P.S. Just a quick reminder that this is only the first of three entries for this series of why we do what we do. You can follow @CalMSoc on either Instagram or Twitter to see when the other entries come out. I'll also be posting about it on my Instagram @FerAndraez. I'll be back soon!
Oct. 11, 2022
Dear Golden Bear fans,
I have a bit of an interesting story that I'd like to share with you all today. For the first time in a while, I got quite the unexpected compliment for my written work. The good news is that both my blog, Fer Play, & my podcast, Denting with Fer Andrade, got a shoutout on Pac-12 Networks when I stepped on the field in a game shy of two weeks ago. The not so good news is that this happened when we were playing at Stanford, which obviously was not a great result at all.
First off, I'd like to thank both commentators for taking the time to read my blog & mention it on the broadcast; but, most importantly, I'd like to address what was said after the compliments. The commentators quoted me on my last entry when I said, "It's hard to think of a better man for the job," when talking about our new head coach, Leonard Griffin. They then added that Leonard has made known to the public how much he likes our ability to bounce back from situations that are filled with adversity; something we've proven to be capable of in previous cases, like how we reacted after tying three games in a row, & something we would need to do again after another tough result at the Farm.
If you followed us along our trip up north this past weekend, you might not think that we truly managed to bounce back at all, but I would argue otherwise. What the public doesn't know, unless they're paying very close attention, is that we continued to face adversity throughout the weekend. Injuries & back-to-back games with red cards only dug our hole a bit deeper. But we also managed to push through this in what I would say was a very admirable way. It's not easy to go down a man at Oregon State University & manage to secure a tie against the Beavers. It's not easy to be missing four starters at the University of Washington & only allowing one goal against the number one team in the nation. It's not easy, but I also know it's not what we want. To that I'll quote Robert Greene's saying, "Everything that happens to you is a form of instruction if you pay attention."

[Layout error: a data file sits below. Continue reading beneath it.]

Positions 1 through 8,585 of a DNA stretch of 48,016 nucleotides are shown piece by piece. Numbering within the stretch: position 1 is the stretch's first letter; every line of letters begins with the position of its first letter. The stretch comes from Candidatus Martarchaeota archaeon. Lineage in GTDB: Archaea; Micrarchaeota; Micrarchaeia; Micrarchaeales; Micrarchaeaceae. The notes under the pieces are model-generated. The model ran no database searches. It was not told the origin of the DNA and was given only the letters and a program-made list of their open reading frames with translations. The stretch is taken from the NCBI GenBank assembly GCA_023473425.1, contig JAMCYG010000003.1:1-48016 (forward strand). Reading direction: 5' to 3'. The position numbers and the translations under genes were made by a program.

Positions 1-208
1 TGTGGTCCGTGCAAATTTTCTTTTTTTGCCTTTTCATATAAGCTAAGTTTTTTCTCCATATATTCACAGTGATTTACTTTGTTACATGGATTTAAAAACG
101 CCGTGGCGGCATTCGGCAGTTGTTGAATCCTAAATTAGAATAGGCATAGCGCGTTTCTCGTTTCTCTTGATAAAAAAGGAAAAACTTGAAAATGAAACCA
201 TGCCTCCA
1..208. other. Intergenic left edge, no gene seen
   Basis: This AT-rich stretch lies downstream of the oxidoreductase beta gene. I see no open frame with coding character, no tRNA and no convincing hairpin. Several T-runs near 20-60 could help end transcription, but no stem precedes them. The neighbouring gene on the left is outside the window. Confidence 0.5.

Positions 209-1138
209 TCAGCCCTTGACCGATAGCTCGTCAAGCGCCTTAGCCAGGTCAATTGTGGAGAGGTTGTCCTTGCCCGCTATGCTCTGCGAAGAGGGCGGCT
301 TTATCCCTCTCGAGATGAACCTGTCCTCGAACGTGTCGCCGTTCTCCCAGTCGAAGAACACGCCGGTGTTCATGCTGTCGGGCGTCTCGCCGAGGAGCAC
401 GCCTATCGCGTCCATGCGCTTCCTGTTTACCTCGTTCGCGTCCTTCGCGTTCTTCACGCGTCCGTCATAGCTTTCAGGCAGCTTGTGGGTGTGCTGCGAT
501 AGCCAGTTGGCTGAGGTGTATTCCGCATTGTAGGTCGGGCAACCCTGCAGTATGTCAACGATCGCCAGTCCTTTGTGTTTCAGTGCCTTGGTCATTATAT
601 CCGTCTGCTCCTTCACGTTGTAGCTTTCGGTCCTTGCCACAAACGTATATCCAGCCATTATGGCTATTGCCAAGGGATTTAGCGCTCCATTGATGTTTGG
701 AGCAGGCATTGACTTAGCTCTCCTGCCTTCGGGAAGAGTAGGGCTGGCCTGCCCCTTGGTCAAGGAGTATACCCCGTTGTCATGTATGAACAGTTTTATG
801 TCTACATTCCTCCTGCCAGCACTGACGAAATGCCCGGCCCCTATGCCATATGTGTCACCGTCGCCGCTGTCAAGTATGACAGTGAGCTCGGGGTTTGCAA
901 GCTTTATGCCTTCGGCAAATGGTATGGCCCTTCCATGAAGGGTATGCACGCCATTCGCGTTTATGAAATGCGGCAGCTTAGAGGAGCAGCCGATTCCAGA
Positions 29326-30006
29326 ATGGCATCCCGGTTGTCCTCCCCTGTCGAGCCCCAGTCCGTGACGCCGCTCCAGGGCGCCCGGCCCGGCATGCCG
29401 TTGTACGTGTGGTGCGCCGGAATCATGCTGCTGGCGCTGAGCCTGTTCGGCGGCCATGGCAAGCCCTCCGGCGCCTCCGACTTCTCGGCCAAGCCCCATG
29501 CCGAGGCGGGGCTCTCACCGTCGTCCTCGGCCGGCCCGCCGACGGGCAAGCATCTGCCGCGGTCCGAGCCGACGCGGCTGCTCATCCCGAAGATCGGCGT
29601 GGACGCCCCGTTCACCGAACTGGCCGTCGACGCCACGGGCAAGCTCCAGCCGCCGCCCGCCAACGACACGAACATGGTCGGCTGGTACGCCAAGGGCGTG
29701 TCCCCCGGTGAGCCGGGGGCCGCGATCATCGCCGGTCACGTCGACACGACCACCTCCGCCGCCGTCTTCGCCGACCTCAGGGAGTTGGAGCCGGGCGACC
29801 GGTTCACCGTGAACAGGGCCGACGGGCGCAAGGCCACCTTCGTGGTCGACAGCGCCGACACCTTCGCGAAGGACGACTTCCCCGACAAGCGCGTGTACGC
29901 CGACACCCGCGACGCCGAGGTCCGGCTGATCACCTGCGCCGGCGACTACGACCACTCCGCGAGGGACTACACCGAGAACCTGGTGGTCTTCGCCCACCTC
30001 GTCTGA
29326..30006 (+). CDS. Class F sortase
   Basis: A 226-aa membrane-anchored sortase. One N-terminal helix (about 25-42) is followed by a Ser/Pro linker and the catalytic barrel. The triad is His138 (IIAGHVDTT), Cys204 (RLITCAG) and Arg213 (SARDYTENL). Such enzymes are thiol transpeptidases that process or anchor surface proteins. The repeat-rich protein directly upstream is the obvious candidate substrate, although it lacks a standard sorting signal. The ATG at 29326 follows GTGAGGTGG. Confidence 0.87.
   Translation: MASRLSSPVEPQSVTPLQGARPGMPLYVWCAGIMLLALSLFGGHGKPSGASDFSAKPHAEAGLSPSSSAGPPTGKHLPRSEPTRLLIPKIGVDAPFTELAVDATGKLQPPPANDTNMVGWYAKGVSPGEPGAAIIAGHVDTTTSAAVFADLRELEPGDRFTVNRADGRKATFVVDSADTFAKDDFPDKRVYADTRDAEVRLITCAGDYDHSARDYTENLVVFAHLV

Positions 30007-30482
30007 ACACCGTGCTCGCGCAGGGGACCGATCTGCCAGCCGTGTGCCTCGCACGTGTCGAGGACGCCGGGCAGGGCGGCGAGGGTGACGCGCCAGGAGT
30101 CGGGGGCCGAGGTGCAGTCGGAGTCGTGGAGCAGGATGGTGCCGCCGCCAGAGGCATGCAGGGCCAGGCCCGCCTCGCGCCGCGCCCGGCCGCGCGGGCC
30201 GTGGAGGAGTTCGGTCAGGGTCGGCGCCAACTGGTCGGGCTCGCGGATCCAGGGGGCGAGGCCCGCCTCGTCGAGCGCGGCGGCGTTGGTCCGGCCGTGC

We're halfway through our Pac-12 season & we're definitely still in the mix. We're a bit under .500, something we're looking forward to improving on this weekend, & there are five teams in our conference which are all within a three point range. This, in my opinion, is not a horrible situation to be in, but we'll obviously have to improve in this second round of Pac-12 play if we'd like to extend our season. To pay attention to these previous results when facing adversity, to study what has been working for us & learn from what happens when we shoot ourselves in the foot is a great form of instruction.
Someone once told me that to beat the best of the best, we must give a perfect effort & have a bit of luck. While I pride myself in not believing in luck, I understand what they meant. Sunday's performance against the best in the country was a prime example of that. We gave a perfect effort with what we had, but having four key players out isn't really having fortune on our side. We don't necessarily control the situation, but we can always control how we interpret & respond to it. That's what we did, & I'm proud of all my teammates for the way they battled through this past weekend, including freshman Marco Brougher who made his debut in goal at UW in front of his family in great fashion.
With all of this being said, I can only be excited for how this team will react in the second half of the season. As for the coaching staff, I cannot imagine how excited they are now that they've seen the team's character that they can build on. The best is yet to come for this team, & most certainly for this program.
That's it for this entry!
Until next time,
Fernando Andrade, Cal M Soc #13
Sept. 28, 2022
Dear Golden Bear fans,